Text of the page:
Councillors agree on further CCTV crackdown to fine drivers illegally using bus lanes in Northamptonshire
Councillors have agreed to a further crackdown on nuisance car drivers who illegally use bus lanes.
Northamptonshire County Council’s cabinet had agreed in August to introduce CCTV enforcement in The Drapery in Northampton, and in Wellingborough town centre. It came after trials in 2017 found there were 793 vehicles flouting the rules every day over a fortnight in Wellingborough, and 427 vehicles doing the same every day for a week at The Drapery.
Members were told this week that the CCTV cameras were currently being procured and would be installed ‘early in the New Year’ for both those locations, but they also decided to give delegated authority to executive council directors and cabinet member for transport Councillor Jason Smithers to extend the scheme where possible.
Councillor Smithers said he was keen to hear from fellow councillors about other areas where enforcement cameras could go. Speaking at the meeting on Tuesday (December 17), he said: “It’s taken a lot of work to get to this point, but it has the potential to make a real difference and enhance the road experience for cyclists, which will help with a modal shift and help reduce cars on the roads in Northamptonshire. It will also help us as we strive towards more sustainable transport options within the county.”
Drivers who are caught breaking the rules will be fined £60, which would be reduced to £30 if paid within 14 days. But there will be a short period of two weeks once the equipment is installed during which warning penalty notices will be issued without charges being levied.
Labour councillor Winston Strachan ‘welcomed’ the idea, saying: “From my perspective, enforcement is long overdue in the Drapery and also on that stretch in Wellingborough. However I do have concerns about whether vehicles making deliveries to businesses in the Drapery and unmarked emergency vehicles will be exempt. Would enforcement be 24/7?”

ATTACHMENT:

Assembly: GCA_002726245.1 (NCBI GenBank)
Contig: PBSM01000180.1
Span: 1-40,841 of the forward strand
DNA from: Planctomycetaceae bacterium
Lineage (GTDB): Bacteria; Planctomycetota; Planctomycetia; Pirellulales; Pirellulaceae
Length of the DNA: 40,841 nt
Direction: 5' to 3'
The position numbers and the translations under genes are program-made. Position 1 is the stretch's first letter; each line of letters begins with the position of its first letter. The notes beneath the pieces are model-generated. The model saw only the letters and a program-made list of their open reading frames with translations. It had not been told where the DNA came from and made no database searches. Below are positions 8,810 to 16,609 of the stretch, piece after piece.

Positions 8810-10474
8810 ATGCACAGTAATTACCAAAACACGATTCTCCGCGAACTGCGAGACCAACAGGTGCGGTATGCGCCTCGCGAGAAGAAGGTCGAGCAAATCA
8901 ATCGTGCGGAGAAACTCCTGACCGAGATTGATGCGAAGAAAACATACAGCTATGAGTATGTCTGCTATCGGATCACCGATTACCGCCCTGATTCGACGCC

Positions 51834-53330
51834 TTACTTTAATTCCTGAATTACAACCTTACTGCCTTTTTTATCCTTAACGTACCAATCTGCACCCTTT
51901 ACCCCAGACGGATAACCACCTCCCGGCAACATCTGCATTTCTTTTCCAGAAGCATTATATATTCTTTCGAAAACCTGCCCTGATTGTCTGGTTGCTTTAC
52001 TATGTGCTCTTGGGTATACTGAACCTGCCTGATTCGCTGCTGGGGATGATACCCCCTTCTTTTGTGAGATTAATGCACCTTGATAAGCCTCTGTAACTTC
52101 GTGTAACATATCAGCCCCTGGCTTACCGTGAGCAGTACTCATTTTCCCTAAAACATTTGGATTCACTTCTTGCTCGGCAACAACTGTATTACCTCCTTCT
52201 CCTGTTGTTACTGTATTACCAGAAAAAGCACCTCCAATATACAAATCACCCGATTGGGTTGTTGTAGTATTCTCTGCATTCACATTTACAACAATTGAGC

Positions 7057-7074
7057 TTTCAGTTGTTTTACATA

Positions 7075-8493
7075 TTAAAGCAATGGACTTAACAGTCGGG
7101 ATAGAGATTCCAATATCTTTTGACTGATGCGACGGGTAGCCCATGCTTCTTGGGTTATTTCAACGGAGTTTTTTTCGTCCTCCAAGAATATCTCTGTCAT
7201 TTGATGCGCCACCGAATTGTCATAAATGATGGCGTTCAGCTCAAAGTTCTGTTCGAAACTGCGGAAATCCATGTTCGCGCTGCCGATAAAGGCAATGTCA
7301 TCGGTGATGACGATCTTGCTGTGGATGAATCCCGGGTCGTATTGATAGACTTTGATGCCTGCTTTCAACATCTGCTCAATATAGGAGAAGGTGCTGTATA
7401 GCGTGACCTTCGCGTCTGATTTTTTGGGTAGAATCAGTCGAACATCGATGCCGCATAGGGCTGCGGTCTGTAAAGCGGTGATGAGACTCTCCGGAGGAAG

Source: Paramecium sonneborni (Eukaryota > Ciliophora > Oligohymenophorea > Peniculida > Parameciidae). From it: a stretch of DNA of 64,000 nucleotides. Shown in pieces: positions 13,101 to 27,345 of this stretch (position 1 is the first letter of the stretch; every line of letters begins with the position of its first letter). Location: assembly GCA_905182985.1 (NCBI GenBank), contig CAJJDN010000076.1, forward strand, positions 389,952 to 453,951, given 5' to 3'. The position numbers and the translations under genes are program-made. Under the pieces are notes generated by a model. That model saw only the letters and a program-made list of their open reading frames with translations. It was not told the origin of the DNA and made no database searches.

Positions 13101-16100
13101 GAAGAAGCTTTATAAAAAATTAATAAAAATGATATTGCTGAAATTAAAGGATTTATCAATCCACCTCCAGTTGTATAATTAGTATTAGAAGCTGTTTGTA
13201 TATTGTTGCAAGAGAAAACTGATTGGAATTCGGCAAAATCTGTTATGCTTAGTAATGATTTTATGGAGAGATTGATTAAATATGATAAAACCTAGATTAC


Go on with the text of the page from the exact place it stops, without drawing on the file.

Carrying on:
Councillor Smithers responded: “I would assume they would be working 24/7, there would be no reason why there wouldn’t be. A bus lane is a bus lane.
“In answer to your question about emergency vehicles and so on, I would assume there would be technology in place that identifies these vehicles as and when they trigger speed traps, so those registrations would be logged and clearly common sense would prevail and not issue a ticket.”
At the moment, no other potential locations have been put forward for enforcement, and they would need to gain enough income if they were to be approved.
Cabinet papers state: “At this stage as the additional locations for enforcement are not yet known and no data exists to provide estimates of the number of contraventions that are likely to occur, it is not possible to forecast the level of income as a result of this proposal. It will be necessary to carry out a financial assessment of each site to ensure that it will be viable before the executive director agrees to the implementation at the new site.”
Council leader Matt Golby added: “Everyone supports this being put in place as soon as possible, and all of us could name at least two or three other areas where we would like to see something happen, because it’s infuriating when most people are abiding by the rules but some people flout them.”